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How 800,000-year-old Antarctic ice turned into a clear case for climate change | Climate Smart

"The amount of carbon in the atmosphere has been going up and down at the speed of a tortoise," Dr. Strauss said. "The change in the last 100 years...it's a bullet."

At more than 420 parts per million (ppm) in May, scientists measured the highest levels of carbon in the atmosphere since they started taking direct measurements 63 years ago at Hawaii's Mauna Loa Observatory.

RELATED: Breaking another carbon record as global temperature warms | Bradon's Barometer

But they say that fact goes back more than 800,000 years. But it's not just the level they're worried about. Perhaps even more, they're simply worried at how quickly it's happened.

Dr. Benjamin Strauss helped develop what he calls the Carbon Skyscraper. He took a commonly accepted graph of carbon in the atmosphere at 60,000 years, which painted a stark picture of human-induced carbon activity in and of itself.

Credit: Climate Central
This is the 60,000 year graphic for atmospheric carbon dioxide.

But then, with the help of 800,000 year old Antarctic ice, created a new graphic that shows the classic "seesaw" pattern of carbon rising and falling over the past 60,000 years still pales in comparison to what post Industrial Revolution society has on an even larger timespan. 

Credit: Climate Central
This is the overall number of carbon dioxide ppm measured/estimated over 800,000 years.

"The amount of carbon in the atmosphere, century to century, one thousand years to the next, has been going up and down at the speed of a tortoise. The change in the last 100 years, it's not even a hare, it's a bullet," Dr. Strauss said.

But to better understand what this graph means, you need to understand how it was collected. Dr. Matthew Lachniet is a paleoclimatologist from the University of Nevada.

Credit: Climate Central
Rate of change of carbon levels compared to 1,000 year averages.

That big word--paleoclimatology, just means a study of climate in the past.

Dr. Lachniet  studies that nearly one million-year old Antarctic ice.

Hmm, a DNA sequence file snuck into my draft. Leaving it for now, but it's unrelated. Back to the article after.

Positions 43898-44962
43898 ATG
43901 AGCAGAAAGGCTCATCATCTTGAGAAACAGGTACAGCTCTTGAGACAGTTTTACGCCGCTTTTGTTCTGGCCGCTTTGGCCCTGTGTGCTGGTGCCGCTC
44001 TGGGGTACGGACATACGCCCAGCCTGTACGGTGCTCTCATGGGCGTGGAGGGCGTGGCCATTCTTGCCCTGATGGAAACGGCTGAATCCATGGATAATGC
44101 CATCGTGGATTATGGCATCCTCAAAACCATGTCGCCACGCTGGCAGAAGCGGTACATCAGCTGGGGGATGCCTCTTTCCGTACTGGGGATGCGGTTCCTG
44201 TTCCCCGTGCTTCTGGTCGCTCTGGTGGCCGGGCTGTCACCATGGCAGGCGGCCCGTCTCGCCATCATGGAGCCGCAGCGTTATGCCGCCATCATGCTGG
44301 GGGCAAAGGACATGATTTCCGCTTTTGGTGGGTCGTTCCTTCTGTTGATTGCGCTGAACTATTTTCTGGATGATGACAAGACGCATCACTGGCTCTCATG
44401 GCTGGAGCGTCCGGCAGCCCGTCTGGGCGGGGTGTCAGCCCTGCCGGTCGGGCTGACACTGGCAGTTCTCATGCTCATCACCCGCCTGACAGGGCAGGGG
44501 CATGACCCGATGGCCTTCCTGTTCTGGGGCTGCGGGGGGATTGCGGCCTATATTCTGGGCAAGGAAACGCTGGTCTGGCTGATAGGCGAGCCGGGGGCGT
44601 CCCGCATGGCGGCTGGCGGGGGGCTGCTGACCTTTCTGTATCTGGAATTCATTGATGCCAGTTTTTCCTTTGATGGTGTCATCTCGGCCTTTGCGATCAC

"It [Antarctic ice] puts down layers every year. It starts off as snow. Within that snow is air. As that snow starts to compact, those air pockets turn to air bubbles as the snow turns to ice," Dr. Lachniet said.

Scientists drilled a mile deep to reach that 800,000 year old ice. For each era in between, they sliced out sheets of ice, melted it in an isolated chamber and analyzed how much carbon dioxide was trapped within the ice sheets. 

While there was not necessarily a layer for every year, or even every decade, Dr. Lachniet  told FOX43 that normalizing that sort of data with a relatively small gap compared to say, 1,000 years, is a reasonable practice when examining an 800,000 year time frame.

"Those measurements are giving you a real snapshot of what was in the atmosphere at the time that was deposited thousands, hundreds of thousands of years ago," Dr. Lachniet  said.

And to Dr. Strauss, that snapshot of how human activity has changed the situation on Earth is devastatingly clear.

"There's no way to understand it except that this is what we've caused. It's the only possible explanation," Dr. Strauss said.

Here's the idea: the Carbon Skyscraper explains how much change there has been in carbon levels compared to the 1,000 year average. The higher the number, the bigger the change.

Credit: WPMT FOX43
This is how the Carbon Skyscraper was created.

The skyscraper shows obvious natural variability in the climate over time. It's warmed and cooled naturally. Imagine those little bumps and dips as toddlers.